We live in an age of spiritual uncertainty. Our minds are dulled by the mediocrity of the television, the unrelenting promise of contentment when we buy the latest Ford. At one time we used to enjoy the sweetness of a peach, the lazy coolness of an afternoon. Back in those days, did desire even exist? Nowadays that peculiar creature is put in a cage and studied, measured, psychoanalyzed. Nothing is wrong with analysis. That is the affliction of our time, and we play the game like pros. But analysis creates distance, and pleasure is about connection, union, harmony. Pleasure is about grasping the cookie, not dividing each millimeter of movement into smaller sections and looking for answers at the subatomic level. The Buddha once said there was infinite pleasure in eating a peach. The statement itself is a classic Buddhist paradox. Naming a pleasure is to deny it exists. No, that's not exactly right. The naming process erases the memory of the sensation. We remember the pleasure of eating a peach until the time we realize we remember. Proust discovers the madeleine not through any conscious process but accident.

This argument produces a contradiction. Does Proust deface pleasure by writing about it? Does the pleasure of creating exist only for the creator (the audience be damned!)? Obviously this is not true. People read about Proust's madeleine not to enjoy the madeleine vicariously but to see Proust's relation to it and to contemplate what objects might trigger such epiphanies in their own lives. The most revolutionary impact on porn on viewers, Bernard Arcand notes, is to inform them about the variety of pleasures and sexual possibilities that can exist. Porn can be criticized on purely moral grounds, but the more interesting question to me is whether the knowledge of new sexual possibilities caused by porn can makes us better lovers or better people or even happier people. Does the public projection of sexuality (through webcams, online fiction, chat or other multimedia) enhance sexual fulfillment or simply mask private unease? In using porn, the viewer isn't actually a participant of pleasure-taking, nor does he really imagine himself in the picture (although with technological advances, that could easily change). For the viewer or virtual participant, the mere contemplation of the erotic possibility is sufficient to bring satisfaction. Reality, of course, is irrelevant.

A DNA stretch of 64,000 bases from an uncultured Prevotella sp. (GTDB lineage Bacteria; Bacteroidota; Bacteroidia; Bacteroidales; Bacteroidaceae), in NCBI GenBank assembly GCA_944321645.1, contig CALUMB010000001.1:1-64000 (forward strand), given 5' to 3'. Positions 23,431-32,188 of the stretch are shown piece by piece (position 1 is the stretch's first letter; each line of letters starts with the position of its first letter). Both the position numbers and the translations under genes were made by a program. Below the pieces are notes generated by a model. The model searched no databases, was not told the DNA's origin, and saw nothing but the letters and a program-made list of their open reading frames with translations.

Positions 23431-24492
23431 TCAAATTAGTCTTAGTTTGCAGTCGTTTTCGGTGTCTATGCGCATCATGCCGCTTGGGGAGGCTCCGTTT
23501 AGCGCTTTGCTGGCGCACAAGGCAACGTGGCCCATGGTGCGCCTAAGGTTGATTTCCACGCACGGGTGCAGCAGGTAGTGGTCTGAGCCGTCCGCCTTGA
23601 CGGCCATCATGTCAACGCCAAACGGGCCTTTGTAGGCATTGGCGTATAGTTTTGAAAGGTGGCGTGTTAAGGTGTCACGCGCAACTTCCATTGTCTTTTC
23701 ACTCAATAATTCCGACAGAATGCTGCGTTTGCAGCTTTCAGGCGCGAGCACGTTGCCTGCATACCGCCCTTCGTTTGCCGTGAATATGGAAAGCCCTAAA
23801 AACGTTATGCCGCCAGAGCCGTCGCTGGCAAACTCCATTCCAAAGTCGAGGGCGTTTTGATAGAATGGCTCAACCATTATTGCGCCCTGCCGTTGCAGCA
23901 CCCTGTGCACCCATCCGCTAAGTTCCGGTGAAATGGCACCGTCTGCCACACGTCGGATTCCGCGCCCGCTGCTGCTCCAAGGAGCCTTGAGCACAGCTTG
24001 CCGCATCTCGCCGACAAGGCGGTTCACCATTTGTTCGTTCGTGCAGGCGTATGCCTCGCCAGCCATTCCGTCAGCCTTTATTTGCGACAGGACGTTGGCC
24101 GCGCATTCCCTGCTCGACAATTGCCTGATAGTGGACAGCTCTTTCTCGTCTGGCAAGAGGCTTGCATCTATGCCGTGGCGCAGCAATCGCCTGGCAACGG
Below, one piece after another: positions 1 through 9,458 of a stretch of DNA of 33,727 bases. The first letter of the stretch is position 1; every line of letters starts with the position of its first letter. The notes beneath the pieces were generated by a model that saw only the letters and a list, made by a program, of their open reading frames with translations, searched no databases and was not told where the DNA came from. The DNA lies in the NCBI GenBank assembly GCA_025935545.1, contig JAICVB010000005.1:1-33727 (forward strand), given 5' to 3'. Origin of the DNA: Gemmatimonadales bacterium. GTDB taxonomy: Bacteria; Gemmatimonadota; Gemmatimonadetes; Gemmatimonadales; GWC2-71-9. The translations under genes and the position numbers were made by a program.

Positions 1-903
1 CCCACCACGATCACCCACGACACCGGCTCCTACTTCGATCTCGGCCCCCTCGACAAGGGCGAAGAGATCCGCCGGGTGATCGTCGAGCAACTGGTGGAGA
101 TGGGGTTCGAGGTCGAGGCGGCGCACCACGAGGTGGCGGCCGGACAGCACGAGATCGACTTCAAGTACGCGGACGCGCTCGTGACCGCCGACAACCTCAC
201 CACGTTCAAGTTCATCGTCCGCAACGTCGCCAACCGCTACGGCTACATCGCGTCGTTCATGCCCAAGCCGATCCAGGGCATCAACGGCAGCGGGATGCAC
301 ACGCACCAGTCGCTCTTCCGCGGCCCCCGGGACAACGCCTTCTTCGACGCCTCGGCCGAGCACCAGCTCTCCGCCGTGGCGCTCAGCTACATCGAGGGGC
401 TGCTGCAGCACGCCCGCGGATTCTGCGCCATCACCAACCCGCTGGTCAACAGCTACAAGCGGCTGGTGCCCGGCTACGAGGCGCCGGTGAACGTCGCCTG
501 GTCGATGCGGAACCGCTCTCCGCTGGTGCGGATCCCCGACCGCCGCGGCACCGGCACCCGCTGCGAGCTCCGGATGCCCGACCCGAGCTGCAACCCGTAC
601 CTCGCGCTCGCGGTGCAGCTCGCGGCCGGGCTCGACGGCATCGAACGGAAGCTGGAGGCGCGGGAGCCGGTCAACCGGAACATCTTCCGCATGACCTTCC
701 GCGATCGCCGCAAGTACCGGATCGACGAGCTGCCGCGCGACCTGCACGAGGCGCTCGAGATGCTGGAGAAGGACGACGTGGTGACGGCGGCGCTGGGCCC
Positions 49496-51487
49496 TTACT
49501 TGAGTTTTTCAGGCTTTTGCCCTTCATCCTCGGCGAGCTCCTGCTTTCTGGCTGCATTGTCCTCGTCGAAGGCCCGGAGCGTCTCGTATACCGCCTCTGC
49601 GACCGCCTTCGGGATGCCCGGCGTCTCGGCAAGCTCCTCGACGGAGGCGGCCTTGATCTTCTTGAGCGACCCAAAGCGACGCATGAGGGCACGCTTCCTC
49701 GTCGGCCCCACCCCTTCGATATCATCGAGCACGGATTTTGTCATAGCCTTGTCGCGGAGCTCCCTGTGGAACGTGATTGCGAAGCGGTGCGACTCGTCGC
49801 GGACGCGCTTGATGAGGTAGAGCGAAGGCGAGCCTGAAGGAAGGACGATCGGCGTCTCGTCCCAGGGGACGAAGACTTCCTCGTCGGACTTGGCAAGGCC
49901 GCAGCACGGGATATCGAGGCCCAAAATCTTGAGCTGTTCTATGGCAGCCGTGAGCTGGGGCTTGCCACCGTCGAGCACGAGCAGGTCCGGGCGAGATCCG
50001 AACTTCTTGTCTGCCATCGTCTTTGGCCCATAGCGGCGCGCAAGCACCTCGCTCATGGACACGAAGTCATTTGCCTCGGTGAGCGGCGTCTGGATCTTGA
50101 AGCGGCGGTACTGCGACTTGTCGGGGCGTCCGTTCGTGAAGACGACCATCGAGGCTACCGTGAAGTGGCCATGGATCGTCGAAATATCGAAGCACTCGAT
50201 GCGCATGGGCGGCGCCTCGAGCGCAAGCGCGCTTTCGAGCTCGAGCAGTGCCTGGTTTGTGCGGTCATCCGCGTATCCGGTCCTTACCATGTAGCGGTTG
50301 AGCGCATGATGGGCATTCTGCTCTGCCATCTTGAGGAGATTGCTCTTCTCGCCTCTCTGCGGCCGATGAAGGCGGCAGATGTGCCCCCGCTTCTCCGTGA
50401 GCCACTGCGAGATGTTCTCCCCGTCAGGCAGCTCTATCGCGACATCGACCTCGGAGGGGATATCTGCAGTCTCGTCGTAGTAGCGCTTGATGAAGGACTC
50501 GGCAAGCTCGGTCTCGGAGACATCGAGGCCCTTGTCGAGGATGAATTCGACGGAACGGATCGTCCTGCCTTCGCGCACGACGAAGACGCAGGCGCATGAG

What the world needs is not less pornography but more. We need better ways to dream, better ways to envision our reality as comforting and reassuring. Current society is already a utopia; we have all the books we need, all the music, movies and food. Why does nobody realize that this world now is already the best of all possible worlds? Crime and poverty is there – yes, I don't need to be reminded. They are maladies that have cures. Let us not lose the ability to envision a time when these ills no longer exist.

With most of middle class America, we have to figure out how to sit back and enjoy things. Pascal once wrote that the biggest challenge of life was learning how to sit still in a room. The self-contained world offers advantages, not the least of which is the ability to control incoming and outgoing signals to the brain. For the cocooned individual, the pornographic arts sharpen the focus upon the self. Religion on the surface appears to repudiate pleasure; Christianity, for example, is replete with lists of no-no's and pronouncements about why the self no longer matters or why it cannot be unleashed. But religion's main concern is devising alternate ways of enjoying life. It offers ceremony, songs, a momentary feeling of solidarity. It teaches us to find pleasure in morality, self-righteousness and spiritual transfiguration. The church's pornography is every bit as enticing (and every bit as man made) as those of other arts. The size of its congregation is proof of its allure.